There's not much that’s more important than having a roof over your head apart from your own health, and often the two go hand in hand. Over the last few months, we've found people finding it harder and harder to do that. The price of houses is going up, the cost of rent is going up, more and more Australians are finding themselves on the streets homeless. This isn't just a problem for big cities. If anything, we're seeing the problem is worse, the problems tougher, in regional parts of Australia. The price of property here in Cairns has gone up by more than it has in places like Sydney. The cost to rent is through the roof as well, and rental vacancy rates are through the floor. I was told today the rental vacancy rate here in Cairns is now below one per cent. It's at 0.8 per cent. It means people who come to town looking for a place to rent thinking I've got a full time job, I've got a great rental record, just don't get a look in, they can't find a place to rent. Now think about how much harder it is for somebody who's trying to rent for the first time.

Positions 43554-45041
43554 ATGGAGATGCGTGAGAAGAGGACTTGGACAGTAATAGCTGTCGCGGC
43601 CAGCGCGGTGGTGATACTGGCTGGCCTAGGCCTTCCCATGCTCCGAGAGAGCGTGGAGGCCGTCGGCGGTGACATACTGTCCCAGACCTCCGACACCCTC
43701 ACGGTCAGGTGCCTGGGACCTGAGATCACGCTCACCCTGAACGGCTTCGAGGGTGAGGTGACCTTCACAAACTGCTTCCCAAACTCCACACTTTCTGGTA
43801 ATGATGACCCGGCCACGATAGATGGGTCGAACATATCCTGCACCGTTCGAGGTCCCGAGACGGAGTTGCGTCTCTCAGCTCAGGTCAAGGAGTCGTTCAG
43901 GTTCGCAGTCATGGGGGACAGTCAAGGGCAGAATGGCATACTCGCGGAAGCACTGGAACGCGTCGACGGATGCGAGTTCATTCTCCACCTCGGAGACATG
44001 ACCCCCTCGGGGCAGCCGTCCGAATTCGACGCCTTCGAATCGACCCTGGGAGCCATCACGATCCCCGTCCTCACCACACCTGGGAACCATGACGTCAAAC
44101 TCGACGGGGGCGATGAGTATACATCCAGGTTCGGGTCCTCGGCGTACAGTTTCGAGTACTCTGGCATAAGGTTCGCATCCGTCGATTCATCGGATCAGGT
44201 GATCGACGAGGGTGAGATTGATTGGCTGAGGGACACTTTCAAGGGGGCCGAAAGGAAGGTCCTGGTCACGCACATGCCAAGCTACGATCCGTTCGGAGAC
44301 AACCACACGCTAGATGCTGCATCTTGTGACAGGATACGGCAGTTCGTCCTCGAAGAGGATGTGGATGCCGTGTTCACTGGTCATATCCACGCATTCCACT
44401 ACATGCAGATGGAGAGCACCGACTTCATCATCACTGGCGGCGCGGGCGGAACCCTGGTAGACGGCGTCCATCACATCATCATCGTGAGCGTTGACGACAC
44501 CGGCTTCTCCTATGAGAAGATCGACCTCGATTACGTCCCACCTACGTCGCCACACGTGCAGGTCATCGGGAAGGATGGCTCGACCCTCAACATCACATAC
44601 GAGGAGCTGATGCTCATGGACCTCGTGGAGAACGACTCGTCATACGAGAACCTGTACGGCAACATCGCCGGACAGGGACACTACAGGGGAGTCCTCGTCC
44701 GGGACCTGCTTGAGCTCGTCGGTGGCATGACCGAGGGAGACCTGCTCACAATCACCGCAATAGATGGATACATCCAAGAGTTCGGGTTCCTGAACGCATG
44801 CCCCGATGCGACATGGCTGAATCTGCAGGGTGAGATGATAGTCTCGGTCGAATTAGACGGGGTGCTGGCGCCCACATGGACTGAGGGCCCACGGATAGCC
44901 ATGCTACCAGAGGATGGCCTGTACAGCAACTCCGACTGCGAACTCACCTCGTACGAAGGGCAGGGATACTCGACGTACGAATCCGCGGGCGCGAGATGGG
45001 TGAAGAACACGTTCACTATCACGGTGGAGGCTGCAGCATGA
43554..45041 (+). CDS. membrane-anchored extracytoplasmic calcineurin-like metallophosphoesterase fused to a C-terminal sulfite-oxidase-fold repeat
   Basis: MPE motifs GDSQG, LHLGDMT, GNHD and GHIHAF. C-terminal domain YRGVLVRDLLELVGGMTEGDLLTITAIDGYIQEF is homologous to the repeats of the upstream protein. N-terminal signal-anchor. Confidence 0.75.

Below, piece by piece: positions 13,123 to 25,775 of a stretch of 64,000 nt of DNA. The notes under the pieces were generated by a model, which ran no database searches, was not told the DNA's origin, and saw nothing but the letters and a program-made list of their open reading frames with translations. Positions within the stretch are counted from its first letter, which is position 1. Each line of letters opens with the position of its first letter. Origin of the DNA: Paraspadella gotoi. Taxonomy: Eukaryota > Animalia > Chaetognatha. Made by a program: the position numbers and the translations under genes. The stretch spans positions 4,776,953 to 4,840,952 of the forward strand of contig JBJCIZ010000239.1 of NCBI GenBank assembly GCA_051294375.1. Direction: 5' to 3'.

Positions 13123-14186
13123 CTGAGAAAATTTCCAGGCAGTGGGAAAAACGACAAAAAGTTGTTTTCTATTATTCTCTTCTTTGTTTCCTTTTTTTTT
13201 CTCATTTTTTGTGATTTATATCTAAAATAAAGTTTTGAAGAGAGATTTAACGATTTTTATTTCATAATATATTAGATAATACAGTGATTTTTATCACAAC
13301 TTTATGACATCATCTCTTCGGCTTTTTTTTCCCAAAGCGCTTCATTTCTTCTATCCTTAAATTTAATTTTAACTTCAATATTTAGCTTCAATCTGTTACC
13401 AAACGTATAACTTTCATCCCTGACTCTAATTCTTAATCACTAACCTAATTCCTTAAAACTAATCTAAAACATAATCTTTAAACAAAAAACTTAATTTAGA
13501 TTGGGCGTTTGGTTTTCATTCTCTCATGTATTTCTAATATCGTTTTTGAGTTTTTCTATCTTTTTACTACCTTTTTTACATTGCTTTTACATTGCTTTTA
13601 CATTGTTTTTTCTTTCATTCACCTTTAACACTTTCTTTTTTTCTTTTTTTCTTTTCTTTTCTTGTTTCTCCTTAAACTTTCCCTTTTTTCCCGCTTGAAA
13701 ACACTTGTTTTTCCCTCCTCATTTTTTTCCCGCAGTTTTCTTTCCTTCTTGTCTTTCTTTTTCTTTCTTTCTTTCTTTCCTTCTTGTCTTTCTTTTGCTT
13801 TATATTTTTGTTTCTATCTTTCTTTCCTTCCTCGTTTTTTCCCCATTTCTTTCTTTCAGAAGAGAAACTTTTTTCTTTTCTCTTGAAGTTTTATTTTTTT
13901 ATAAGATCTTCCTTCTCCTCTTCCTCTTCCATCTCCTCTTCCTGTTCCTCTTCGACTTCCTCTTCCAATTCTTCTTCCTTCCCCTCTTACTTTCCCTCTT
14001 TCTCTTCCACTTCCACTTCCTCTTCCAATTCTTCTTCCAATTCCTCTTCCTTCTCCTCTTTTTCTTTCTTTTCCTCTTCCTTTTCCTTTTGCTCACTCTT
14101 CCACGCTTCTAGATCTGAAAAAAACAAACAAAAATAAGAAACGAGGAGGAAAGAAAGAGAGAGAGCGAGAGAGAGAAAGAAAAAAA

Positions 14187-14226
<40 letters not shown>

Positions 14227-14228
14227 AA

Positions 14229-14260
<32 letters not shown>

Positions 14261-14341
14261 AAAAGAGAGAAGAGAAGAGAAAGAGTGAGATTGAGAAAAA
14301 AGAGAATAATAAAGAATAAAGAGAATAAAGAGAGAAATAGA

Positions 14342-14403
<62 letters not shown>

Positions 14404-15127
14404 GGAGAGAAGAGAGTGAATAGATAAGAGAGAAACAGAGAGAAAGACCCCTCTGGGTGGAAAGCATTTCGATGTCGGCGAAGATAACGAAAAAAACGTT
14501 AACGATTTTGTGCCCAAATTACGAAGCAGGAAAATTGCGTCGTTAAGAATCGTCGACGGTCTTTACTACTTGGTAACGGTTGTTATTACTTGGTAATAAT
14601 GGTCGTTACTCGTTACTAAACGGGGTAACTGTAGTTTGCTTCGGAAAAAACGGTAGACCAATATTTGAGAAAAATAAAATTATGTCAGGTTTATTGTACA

I also heard today about refuges for women and kids fleeing domestic violence being full to overflowing. I’ve seen that all around the country, it's true here as well. Extraordinarily I heard today that instead of people spending six days or six weeks in refuges in town, they’re having people stay there for six months. Why? Because there's no long-term housing for people to go to.